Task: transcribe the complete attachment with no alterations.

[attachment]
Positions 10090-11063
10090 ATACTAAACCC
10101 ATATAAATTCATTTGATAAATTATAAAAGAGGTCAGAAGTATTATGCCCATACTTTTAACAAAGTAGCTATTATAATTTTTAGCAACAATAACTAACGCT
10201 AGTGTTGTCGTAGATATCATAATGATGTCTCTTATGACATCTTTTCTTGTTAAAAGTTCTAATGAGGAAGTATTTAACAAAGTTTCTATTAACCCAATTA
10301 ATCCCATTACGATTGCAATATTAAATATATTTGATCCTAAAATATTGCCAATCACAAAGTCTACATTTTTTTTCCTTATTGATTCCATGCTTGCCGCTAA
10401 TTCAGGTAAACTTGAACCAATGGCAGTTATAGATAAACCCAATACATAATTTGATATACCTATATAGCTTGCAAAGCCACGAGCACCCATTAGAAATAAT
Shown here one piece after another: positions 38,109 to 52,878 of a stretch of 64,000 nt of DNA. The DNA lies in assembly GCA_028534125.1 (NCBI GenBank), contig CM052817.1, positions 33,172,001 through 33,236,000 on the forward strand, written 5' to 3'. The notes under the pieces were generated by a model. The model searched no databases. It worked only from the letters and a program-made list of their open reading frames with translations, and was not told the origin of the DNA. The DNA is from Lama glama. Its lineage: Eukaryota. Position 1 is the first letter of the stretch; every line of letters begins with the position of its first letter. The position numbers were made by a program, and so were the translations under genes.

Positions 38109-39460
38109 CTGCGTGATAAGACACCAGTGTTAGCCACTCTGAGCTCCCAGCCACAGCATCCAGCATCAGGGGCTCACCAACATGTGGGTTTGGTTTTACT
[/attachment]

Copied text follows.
Positions 10090-11063
10090 ATACTAAACCC
10101 ATATAAATTCATTTGATAAATTATAAAAGAGGTCAGAAGTATTATGCCCATACTTTTAACAAAGTAGCTATTATAATTTTTAGCAACAATAACTAACGCT
10201 AGTGTTGTCGTAGATATCATAATGATGTCTCTTATGACATCTTTTCTTGTTAAAAGTTCTAATGAGGAAGTATTTAACAAAGTTTCTATTAACCCAATTA
10301 ATCCCATTACGATTGCAATATTAAATATATTTGATCCTAAAATATTGCCAATCACAAAGTCTACATTTTTTTTCCTTATTGATTCCATGCTTGCCGCTAA
10401 TTCAGGTAAACTTGAACCAATGGCAGTTATAGATAAACCCAATACATAATTTGATATACCTATATAGCTTGCAAAGCCACGAGCACCCATTAGAAATAAT
Shown here one piece after another: positions 38,109 to 52,878 of a stretch of 64,000 nt of DNA. The DNA lies in assembly GCA_028534125.1 (NCBI GenBank), contig CM052817.1, positions 33,172,001 through 33,236,000 on the forward strand, written 5' to 3'. The notes under the pieces were generated by a model. The model searched no databases. It worked only from the letters and a program-made list of their open reading frames with translations, and was not told the origin of the DNA. The DNA is from Lama glama. Its lineage: Eukaryota. Position 1 is the first letter of the stretch; every line of letters begins with the position of its first letter. The position numbers were made by a program, and so were the translations under genes.

Positions 38109-39460
38109 CTGCGTGATAAGACACCAGTGTTAGCCACTCTGAGCTCCCAGCCACAGCATCCAGCATCAGGGGCTCACCAACATGTGGGTTTGGTTTTACT